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Sunday, December 7, 2008

Things are different

Coming off the results of my latest MRI I should be ecstatic and yet something is troubling me. I still don't feel like I did pre-MS. Yes, my health is less predictable and I tire easily. Yes, I get more stressed and anxious than I used to. Yes, my vision isn't what it used to be but that's not the real issue.

Last night I was at a surprise 30th birthday for a friend and I was hanging out with the birthday girl and some of her friends. Somehow they got to talking about how they still didn't feel grown up despite their age and in that moment, I realized that I do feel grown up. I don't just feel grown up, I feel old.

This realization was another big reality check. Right before I was diagnosed my husband and I went to Vegas to party. At that time it was fun to know that I looked great, I could stay up most of the night and I had few responsibilities in the world. We had long resolved not to have kids, primarily because we didn't want to have all that responsibility and we didn't ever want to grow up.

I know now where my thinking changed. Until early last year I felt invulnerable. I was fit, healthy and young-looking for my age. I imagine it is common to believe that you won't lose your health or suffer any major life-changes outside your control. That is exactly how I viewed things. When I learned that I had MS, I couldn't even believe it. Even now it's hard to believe that I'll ever get really ill or have to quit working (maybe I won't). On the other hand, I also know now what it is to feel vulnerable. I no longer assume if I feel sick that I'll just get better. I also no longer have the confidence that I used to. I don't dream or look ahead much anymore. I know that this will need to change so I can be truly happy but one MRI has not done the trick. I don't think I can go back but I need to find ways to move forward to.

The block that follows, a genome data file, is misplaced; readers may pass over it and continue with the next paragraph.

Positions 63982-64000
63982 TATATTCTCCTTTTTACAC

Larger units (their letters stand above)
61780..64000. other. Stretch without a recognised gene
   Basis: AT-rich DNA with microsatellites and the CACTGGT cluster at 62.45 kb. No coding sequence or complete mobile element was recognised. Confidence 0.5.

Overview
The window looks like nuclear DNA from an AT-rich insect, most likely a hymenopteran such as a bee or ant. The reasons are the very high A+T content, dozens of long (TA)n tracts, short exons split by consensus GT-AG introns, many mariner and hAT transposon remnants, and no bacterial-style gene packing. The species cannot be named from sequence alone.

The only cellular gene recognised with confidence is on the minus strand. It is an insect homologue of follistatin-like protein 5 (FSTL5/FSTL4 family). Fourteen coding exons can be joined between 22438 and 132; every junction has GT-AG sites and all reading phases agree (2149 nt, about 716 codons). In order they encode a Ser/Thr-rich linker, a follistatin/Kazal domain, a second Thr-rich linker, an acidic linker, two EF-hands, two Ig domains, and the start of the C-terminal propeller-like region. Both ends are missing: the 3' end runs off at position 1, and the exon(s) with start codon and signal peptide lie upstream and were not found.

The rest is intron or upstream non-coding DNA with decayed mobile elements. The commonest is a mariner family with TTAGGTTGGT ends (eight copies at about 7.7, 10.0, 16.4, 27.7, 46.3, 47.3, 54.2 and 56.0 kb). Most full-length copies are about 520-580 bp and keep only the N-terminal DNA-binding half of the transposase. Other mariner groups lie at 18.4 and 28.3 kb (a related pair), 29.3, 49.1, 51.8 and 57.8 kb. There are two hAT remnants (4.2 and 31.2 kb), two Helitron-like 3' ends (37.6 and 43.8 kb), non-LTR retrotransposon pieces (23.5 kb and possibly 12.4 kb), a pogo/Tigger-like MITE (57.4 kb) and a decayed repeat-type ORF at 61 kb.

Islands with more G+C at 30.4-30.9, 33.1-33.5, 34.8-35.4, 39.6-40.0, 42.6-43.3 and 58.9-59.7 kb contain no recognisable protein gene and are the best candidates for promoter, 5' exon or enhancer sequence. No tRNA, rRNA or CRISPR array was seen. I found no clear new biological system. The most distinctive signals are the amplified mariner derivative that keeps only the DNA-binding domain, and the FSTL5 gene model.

If someone were to ask me what the hardest part about having MS is I think I would tell them that it is the mental and life adjustments that are the most taxing part, not the physical pain. This is probably a little different for everyone but for me the daily battle with my own mind is really the hardest part.


Weeble Girl said...

Vulnerable is a good word to use when describing MS. You never know when or if something will get better or something new will act up or something else will just get worse.

I felt like you did after my MRI which showed positive results. I felt happy but then divided. Why didn't I feel better if lesions disappeared? I know others without a lot of MS knowledge would just assume that I must be better if the MRI was better.

Unfortunately, we know it doesn't work that way. Some days I feel younger than my 38 years and other days I feel much older.

MS sure has my brain wrapped up like a See-And-Say, remember those toys from childhood? You pulled the handle and it stopped on a picture and made a noise. Except someone else is pulling the handle and a random emotion comes up. That's how I often feel.


Denver Refashionista said...

Thanks Weebs. I think you get where I'm coming from.

Weeble Girl said...

Hey, I stole my post today from part of my answer to you. Hope that's okay.

Hope your day goes well, too.

Shauna said...

I hear ya'. I don't want to be a grown up. Though there is one benefit to being an adult that kids don't have. We can eat our dessert first.


Serina said...

I definitely understand.. I've always felt a bit older, but in the last year - I do just plain feel old at times. Not even "old but still kick'n" but rather just plainly "Old", and I really see it in pictures people take of me now, especially if I'm tired at all.

Its really frustrating! What happened to the "Prime of my life"? It kind of got skipped over, and it really doesn't seem fair.. but I shouldn't complain I suppose.. It could always be worse so I shouldn't tempt fate I guess.

Merelyme said...

I agree with you...I think I can handle the physical stuff but all the worry and not knowing what will happen does play with your mind. There is no doubt about it that this is a mean disease.

and who wants to grow up? no fun at all!

Blindbeard said...

I remember a nurse telling me after being diagnosed, that she thought life altering illnesses were harder than life threatening. I have thought about that a lot because it is so true. Sometimes I wish it had been something life threatening that I would have either died or recovered from, not this dragging on and on and on and... you get my point.